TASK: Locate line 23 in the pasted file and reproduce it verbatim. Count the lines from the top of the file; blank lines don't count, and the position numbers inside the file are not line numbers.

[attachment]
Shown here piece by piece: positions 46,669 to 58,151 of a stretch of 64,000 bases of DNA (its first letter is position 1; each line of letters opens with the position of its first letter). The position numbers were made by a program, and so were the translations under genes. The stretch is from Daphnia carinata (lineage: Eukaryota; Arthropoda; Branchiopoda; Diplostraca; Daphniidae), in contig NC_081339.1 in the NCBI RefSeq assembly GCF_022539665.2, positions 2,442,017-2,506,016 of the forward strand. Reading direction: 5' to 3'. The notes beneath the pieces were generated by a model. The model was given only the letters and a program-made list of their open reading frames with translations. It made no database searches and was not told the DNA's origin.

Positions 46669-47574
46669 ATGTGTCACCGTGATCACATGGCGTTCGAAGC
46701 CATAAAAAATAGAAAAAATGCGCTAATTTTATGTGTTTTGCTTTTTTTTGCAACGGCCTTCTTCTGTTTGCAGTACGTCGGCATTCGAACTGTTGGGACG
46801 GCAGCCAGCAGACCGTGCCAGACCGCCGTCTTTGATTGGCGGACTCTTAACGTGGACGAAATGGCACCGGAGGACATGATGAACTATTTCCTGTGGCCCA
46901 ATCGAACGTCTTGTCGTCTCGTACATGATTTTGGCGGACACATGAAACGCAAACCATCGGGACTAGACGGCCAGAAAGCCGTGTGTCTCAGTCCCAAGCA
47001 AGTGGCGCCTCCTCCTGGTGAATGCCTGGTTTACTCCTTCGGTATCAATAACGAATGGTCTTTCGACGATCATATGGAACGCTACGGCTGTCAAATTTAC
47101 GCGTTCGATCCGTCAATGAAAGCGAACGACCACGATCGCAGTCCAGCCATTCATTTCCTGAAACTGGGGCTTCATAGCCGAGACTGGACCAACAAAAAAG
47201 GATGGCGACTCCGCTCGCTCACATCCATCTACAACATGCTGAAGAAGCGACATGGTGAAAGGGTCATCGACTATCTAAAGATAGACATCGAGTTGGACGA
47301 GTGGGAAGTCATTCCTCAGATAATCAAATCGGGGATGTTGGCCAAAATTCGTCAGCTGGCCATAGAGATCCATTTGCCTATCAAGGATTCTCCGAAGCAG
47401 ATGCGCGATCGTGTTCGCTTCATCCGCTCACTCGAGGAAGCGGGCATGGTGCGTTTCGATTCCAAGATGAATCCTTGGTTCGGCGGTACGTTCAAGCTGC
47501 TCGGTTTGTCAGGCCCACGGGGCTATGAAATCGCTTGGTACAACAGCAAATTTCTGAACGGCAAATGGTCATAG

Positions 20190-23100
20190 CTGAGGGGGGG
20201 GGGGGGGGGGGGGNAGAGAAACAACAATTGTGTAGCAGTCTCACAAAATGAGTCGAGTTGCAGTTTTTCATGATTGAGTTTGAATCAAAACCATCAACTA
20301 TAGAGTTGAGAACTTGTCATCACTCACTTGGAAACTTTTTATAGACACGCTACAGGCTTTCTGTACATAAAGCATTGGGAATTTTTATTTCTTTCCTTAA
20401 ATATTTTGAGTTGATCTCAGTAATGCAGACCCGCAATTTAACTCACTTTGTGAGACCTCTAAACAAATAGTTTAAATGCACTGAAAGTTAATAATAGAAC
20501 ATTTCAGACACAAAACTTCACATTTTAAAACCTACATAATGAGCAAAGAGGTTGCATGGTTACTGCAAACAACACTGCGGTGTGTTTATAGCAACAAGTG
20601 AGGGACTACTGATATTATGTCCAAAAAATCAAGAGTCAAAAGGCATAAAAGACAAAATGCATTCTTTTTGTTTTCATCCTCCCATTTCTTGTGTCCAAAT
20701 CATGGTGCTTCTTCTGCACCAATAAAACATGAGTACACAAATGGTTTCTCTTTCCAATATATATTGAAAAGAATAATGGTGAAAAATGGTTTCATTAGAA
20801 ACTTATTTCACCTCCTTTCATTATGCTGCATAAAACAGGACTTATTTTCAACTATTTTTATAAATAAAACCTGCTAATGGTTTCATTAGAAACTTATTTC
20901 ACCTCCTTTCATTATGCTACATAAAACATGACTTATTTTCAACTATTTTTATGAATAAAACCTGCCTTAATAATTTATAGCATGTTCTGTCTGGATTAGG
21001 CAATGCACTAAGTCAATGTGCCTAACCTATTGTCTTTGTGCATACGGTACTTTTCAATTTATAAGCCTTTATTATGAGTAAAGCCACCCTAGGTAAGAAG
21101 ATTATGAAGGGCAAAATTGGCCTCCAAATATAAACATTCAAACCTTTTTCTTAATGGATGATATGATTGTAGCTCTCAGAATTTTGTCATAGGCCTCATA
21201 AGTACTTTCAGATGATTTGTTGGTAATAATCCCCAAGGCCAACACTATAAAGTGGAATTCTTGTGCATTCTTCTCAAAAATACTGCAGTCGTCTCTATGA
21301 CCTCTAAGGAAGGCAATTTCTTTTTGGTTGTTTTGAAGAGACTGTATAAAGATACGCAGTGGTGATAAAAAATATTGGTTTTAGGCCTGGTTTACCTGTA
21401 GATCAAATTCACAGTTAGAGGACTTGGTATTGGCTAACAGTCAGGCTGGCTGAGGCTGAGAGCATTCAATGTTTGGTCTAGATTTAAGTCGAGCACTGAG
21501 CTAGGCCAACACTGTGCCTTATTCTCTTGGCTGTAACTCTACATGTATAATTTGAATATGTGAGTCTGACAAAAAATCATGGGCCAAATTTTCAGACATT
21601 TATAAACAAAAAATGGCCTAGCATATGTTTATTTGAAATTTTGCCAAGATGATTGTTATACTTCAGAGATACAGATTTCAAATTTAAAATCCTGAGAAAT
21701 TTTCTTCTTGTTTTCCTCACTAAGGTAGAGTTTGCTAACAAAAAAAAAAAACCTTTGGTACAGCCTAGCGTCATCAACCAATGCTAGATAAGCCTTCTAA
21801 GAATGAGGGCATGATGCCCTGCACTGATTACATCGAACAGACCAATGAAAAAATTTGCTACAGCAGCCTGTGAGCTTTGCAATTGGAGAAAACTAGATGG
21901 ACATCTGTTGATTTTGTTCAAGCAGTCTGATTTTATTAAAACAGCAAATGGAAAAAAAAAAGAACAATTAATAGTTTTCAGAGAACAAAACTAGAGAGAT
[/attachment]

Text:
21001 CAATGCACTAAGTCAATGTGCCTAACCTATTGTCTTTGTGCATACGGTACTTTTCAATTTATAAGCCTTTATTATGAGTAAAGCCACCCTAGGTAAGAAG